Beach this September.
Nestled on a hillside between Newport Coast Drive and the San Joaquin
Toll Road, the 140,000-square-foot campus will encompass 22 of 30 acres
of agriculturally zoned land owned by the Irvine Company. The remaining
eight acres will create a barrier of coastal sage and a pond between the
school and the toll road.
"They've been very supportive of the project from the beginning, so it
wasn't very difficult," said Karina Hamilton, the school's chief
So far, trustees have raised nearly $34 million toward an estimated
construction cost of about $60 million, with an additional $5 to $8
million expected for start-up costs, said Clint Wilkins, who will head up
the staff at Sage Hill.
The project will be completed in two major phases, the first of which
will be done by September. The second, Hamilton said, should begin in
The first phase, costing $30 million, includes the athletic fields and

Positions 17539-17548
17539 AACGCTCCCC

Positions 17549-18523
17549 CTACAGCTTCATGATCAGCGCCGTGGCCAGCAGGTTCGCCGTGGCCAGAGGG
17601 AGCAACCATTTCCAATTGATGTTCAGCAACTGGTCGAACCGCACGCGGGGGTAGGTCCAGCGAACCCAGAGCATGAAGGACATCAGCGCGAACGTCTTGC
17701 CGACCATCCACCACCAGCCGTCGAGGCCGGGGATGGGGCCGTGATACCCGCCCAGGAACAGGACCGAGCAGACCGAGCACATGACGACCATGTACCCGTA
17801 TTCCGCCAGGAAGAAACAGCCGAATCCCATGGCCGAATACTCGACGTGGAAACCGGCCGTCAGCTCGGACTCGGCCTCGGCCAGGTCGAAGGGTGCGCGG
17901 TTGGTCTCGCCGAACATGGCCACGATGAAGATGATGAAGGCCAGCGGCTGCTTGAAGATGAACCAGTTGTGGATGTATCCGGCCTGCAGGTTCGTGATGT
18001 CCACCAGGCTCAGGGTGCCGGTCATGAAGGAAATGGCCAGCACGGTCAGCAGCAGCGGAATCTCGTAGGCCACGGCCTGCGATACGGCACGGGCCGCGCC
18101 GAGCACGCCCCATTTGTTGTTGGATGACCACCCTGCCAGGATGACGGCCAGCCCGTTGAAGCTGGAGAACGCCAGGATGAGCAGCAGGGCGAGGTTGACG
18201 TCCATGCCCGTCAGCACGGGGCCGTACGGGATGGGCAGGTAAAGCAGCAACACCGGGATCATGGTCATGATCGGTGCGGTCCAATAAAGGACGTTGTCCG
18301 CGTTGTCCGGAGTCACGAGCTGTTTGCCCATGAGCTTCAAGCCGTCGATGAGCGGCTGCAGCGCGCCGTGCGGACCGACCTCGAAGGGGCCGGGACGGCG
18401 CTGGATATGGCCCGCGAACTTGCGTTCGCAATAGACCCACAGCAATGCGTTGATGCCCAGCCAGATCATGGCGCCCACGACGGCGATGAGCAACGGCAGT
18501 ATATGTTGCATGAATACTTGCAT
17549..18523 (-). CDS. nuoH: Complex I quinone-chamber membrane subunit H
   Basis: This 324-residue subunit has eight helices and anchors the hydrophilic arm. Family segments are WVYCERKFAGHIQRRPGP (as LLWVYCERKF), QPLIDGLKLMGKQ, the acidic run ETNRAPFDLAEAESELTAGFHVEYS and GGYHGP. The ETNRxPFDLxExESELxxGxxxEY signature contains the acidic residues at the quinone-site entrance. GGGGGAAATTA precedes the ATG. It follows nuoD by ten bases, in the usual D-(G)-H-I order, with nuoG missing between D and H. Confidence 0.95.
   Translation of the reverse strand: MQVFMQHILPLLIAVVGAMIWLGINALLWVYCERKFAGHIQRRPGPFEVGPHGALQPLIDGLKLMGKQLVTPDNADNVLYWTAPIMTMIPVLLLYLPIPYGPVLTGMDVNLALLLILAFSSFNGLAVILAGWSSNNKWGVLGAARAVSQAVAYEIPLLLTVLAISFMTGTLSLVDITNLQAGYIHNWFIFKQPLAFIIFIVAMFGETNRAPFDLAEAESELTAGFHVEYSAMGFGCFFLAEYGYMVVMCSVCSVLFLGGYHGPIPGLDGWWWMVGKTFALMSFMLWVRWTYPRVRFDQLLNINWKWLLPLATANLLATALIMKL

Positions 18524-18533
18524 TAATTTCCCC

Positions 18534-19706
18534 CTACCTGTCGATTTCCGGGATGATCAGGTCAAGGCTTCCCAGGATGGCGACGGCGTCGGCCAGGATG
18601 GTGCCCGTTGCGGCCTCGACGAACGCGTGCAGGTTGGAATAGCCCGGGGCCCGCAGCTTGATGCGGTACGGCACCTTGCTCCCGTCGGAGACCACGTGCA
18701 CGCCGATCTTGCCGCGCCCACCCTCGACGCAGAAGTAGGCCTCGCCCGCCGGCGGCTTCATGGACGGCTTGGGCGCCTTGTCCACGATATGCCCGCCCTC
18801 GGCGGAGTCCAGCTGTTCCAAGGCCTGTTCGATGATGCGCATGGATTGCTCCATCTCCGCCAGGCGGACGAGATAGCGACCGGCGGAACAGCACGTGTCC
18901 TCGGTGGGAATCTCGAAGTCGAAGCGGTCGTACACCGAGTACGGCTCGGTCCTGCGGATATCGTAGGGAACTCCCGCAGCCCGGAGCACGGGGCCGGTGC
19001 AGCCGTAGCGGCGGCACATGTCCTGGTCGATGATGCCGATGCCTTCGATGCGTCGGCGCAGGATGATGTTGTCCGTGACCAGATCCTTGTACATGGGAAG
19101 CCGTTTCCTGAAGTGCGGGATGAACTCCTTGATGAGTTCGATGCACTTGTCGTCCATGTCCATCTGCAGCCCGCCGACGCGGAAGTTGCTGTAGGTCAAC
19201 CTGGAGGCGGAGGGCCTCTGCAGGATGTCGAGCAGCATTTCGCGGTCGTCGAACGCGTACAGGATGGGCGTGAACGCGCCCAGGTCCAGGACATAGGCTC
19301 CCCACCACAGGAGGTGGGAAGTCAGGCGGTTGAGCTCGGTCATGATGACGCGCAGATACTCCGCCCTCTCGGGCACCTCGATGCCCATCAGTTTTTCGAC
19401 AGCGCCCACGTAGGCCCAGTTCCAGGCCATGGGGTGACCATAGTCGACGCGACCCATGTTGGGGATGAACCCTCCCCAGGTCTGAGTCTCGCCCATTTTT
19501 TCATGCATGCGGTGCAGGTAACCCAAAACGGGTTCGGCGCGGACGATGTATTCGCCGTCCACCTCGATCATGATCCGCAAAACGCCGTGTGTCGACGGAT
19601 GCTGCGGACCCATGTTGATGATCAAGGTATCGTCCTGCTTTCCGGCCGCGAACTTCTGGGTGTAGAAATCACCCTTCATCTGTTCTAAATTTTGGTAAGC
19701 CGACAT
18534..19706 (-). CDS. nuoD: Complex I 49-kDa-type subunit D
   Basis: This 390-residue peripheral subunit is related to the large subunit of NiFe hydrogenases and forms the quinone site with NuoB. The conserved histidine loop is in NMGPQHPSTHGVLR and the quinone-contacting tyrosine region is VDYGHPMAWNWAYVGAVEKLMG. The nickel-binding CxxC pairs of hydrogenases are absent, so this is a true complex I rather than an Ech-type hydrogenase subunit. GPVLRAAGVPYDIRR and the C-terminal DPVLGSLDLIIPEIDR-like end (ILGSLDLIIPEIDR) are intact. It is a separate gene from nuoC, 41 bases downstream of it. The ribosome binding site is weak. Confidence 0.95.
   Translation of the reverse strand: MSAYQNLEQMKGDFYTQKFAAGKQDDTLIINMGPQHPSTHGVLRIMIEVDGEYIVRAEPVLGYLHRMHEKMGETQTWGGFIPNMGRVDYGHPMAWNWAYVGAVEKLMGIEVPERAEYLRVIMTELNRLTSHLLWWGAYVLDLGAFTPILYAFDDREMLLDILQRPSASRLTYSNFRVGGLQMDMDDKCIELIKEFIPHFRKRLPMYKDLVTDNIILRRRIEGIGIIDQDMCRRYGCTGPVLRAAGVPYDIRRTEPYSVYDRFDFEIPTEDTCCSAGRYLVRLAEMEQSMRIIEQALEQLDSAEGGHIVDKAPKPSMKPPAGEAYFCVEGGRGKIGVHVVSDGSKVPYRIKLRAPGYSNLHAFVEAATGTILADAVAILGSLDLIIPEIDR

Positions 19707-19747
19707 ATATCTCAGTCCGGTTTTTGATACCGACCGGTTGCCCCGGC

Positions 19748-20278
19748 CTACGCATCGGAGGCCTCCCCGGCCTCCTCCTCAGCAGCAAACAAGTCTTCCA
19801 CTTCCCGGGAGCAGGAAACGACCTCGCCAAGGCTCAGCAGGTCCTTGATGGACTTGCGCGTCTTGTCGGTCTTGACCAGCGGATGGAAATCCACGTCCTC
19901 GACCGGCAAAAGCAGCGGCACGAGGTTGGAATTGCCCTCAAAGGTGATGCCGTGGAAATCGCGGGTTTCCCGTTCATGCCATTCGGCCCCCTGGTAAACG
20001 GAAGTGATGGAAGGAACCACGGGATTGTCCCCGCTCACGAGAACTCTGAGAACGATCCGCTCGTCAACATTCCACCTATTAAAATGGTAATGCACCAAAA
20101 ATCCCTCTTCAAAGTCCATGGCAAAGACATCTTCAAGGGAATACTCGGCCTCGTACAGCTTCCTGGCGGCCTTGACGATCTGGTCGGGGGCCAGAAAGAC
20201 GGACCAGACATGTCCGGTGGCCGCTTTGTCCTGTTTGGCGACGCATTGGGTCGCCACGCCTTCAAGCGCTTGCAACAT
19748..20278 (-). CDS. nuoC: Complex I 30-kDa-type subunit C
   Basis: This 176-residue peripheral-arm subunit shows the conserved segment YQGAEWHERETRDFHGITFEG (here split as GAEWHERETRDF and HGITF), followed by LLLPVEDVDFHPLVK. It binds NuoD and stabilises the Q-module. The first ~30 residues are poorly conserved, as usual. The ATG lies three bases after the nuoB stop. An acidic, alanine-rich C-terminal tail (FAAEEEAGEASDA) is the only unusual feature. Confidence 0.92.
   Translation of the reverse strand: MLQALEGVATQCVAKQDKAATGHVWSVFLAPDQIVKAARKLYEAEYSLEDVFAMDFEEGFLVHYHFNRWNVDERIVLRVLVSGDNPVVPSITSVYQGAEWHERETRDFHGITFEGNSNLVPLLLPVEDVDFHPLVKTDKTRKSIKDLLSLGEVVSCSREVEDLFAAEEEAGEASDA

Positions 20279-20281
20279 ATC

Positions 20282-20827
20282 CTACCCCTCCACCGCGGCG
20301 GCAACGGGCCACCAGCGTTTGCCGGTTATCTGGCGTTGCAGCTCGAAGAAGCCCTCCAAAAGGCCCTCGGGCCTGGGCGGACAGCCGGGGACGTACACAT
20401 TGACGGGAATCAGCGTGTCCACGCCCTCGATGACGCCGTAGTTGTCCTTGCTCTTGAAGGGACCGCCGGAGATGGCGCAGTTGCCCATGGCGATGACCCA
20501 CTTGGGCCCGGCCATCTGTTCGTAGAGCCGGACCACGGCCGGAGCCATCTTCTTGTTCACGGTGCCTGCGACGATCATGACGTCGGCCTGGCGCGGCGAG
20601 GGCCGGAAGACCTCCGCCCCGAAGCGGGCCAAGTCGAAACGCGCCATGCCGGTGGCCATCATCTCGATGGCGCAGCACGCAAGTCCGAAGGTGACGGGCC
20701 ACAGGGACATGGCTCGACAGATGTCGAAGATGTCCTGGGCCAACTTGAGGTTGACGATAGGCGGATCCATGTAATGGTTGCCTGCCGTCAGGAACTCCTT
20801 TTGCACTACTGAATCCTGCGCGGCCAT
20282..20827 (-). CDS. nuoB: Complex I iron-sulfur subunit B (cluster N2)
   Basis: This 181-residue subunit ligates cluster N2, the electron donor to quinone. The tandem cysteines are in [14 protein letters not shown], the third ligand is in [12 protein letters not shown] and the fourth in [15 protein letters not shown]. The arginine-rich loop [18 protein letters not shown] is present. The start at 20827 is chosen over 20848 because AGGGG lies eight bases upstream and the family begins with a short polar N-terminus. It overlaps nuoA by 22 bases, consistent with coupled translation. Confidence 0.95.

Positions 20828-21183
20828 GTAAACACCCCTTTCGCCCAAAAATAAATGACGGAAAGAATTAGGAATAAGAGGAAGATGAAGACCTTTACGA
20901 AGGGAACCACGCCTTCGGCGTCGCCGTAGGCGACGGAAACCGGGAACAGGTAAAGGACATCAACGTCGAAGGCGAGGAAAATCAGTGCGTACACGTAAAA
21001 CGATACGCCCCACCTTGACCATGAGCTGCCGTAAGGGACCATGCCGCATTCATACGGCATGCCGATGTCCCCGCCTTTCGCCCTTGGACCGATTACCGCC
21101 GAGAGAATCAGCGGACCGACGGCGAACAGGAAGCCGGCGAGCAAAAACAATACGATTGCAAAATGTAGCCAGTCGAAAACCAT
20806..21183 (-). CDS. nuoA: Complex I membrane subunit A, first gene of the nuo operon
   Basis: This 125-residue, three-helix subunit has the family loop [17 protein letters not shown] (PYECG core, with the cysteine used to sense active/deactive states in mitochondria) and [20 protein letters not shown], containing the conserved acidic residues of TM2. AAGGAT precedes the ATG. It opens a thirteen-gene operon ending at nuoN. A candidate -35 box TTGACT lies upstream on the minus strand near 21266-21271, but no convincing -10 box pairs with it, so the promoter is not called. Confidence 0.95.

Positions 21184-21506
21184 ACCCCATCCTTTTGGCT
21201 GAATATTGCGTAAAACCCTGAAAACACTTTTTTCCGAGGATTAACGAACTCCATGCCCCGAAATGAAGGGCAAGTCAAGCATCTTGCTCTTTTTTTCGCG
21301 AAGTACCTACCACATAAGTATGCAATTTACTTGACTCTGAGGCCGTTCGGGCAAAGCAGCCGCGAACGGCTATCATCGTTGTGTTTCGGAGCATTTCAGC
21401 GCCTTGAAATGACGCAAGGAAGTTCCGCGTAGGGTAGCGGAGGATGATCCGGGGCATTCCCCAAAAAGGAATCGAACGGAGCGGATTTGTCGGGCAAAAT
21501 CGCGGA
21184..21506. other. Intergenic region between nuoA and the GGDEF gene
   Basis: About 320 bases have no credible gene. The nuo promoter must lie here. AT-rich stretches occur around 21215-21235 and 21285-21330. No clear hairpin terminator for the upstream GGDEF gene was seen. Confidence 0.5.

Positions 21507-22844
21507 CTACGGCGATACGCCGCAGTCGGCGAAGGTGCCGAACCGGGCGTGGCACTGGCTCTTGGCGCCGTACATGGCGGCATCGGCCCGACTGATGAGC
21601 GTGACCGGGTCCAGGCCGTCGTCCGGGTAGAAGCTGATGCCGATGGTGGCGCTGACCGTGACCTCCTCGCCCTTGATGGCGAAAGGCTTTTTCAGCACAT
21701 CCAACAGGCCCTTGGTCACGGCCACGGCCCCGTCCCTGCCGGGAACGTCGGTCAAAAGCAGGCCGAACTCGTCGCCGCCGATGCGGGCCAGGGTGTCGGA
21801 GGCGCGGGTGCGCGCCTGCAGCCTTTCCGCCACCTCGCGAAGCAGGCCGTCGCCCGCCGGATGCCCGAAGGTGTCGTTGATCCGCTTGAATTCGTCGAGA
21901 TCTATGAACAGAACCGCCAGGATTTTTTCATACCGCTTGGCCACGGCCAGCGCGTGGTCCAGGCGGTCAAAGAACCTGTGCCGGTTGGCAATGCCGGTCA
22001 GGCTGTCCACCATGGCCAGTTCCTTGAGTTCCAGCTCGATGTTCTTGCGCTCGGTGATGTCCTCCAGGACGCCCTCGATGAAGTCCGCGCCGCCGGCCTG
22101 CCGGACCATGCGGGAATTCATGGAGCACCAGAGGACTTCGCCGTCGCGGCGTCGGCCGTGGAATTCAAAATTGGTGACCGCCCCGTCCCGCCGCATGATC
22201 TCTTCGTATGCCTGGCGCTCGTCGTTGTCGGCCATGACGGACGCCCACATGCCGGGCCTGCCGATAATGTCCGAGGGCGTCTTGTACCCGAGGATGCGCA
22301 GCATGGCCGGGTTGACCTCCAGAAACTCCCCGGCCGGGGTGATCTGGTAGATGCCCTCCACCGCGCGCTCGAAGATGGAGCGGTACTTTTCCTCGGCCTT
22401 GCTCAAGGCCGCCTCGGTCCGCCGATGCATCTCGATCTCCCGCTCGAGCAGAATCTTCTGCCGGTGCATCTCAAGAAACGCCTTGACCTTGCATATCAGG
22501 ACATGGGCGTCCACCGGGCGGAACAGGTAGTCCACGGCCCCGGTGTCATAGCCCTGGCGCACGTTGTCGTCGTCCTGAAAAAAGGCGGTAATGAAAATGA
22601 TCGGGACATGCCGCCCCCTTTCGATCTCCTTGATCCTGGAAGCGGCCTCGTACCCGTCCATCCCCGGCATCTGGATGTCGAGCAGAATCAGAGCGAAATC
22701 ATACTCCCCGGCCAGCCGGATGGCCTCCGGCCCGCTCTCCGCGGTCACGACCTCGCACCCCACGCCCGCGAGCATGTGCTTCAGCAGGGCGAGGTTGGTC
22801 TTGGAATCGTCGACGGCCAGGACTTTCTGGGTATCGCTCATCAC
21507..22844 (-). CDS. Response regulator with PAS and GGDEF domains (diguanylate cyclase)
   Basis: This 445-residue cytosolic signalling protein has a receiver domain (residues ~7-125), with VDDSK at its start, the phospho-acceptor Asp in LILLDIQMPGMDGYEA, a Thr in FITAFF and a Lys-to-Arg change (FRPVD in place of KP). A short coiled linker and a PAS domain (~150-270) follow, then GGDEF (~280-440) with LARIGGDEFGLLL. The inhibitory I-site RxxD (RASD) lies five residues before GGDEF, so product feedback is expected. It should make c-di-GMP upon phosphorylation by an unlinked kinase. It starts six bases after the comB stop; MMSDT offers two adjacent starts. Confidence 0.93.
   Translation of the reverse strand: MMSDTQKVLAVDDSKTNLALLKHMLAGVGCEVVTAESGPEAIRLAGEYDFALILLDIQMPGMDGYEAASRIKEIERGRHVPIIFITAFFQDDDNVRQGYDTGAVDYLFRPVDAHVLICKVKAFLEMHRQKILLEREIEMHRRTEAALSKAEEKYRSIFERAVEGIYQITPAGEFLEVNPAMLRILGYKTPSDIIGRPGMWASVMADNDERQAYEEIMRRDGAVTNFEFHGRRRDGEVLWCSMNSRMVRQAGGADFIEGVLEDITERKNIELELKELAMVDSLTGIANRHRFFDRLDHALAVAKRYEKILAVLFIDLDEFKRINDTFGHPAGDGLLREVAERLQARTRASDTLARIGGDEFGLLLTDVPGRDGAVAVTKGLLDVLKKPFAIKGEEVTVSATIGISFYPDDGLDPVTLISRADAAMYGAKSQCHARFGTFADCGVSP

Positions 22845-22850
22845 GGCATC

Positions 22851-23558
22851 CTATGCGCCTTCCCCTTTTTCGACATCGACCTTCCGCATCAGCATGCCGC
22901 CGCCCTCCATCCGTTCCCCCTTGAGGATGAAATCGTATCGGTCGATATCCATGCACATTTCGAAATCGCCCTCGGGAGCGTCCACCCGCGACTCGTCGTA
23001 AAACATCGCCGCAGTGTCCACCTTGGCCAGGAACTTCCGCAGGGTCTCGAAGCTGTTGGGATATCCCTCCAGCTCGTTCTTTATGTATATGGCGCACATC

four of the seven buildings. The first buildings will be a humanities
building, which will house 28 classrooms, a library with a 150-seat
multimedia lecture hall, a community center and a gymnasium.
Phase II, costing another estimated $30 million, will include a math,
science and technology building, an arts center and an aquatic center.
But the Caillouettes' vision was for more than a nice view and a
They were looking for a strong arts and community-service program on an
intimate campus with a diverse faculty and student body where their
children would have close interaction with teachers.
"[High school] is when they really learn to establish themselves," said
Dori Caillouette. "Kids love to accept challenges and rise to the level."
Part of that challenge needs to be serving the community, she added.
"We need to educate kids that they need to do for others," Caillouette
The Caillouettes also felt that it was essential to their children's
growth for them to be surrounded by a diverse student body.
"Orange County is a diverse community and yet the groups tend to be very
segregated," Caillouette said. "In small intimate classrooms, they learn
a lot about others."